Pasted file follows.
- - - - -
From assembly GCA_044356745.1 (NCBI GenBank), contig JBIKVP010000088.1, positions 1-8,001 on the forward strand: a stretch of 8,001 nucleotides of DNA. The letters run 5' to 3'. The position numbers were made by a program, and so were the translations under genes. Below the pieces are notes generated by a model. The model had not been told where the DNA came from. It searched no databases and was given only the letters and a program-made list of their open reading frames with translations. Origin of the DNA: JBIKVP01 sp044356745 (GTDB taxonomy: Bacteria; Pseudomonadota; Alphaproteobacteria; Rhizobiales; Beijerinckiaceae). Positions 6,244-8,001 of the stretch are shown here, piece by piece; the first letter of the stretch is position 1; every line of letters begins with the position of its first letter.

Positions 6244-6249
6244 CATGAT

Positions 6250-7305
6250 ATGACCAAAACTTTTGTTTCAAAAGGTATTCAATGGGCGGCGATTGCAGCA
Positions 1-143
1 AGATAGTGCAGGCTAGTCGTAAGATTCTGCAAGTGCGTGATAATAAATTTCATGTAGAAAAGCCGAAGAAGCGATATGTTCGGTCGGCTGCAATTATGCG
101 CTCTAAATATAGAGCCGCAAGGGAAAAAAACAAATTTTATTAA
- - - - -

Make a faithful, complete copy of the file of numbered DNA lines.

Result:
From assembly GCA_044356745.1 (NCBI GenBank), contig JBIKVP010000088.1, positions 1-8,001 on the forward strand: a stretch of 8,001 nucleotides of DNA. The letters run 5' to 3'. The position numbers were made by a program, and so were the translations under genes. Below the pieces are notes generated by a model. The model had not been told where the DNA came from. It searched no databases and was given only the letters and a program-made list of their open reading frames with translations. Origin of the DNA: JBIKVP01 sp044356745 (GTDB taxonomy: Bacteria; Pseudomonadota; Alphaproteobacteria; Rhizobiales; Beijerinckiaceae). Positions 6,244-8,001 of the stretch are shown here, piece by piece; the first letter of the stretch is position 1; every line of letters begins with the position of its first letter.

Positions 6244-6249
6244 CATGAT

Positions 6250-7305
6250 ATGACCAAAACTTTTGTTTCAAAAGGTATTCAATGGGCGGCGATTGCAGCA
Positions 1-143
1 AGATAGTGCAGGCTAGTCGTAAGATTCTGCAAGTGCGTGATAATAAATTTCATGTAGAAAAGCCGAAGAAGCGATATGTTCGGTCGGCTGCAATTATGCG
101 CTCTAAATATAGAGCCGCAAGGGAAAAAAACAAATTTTATTAA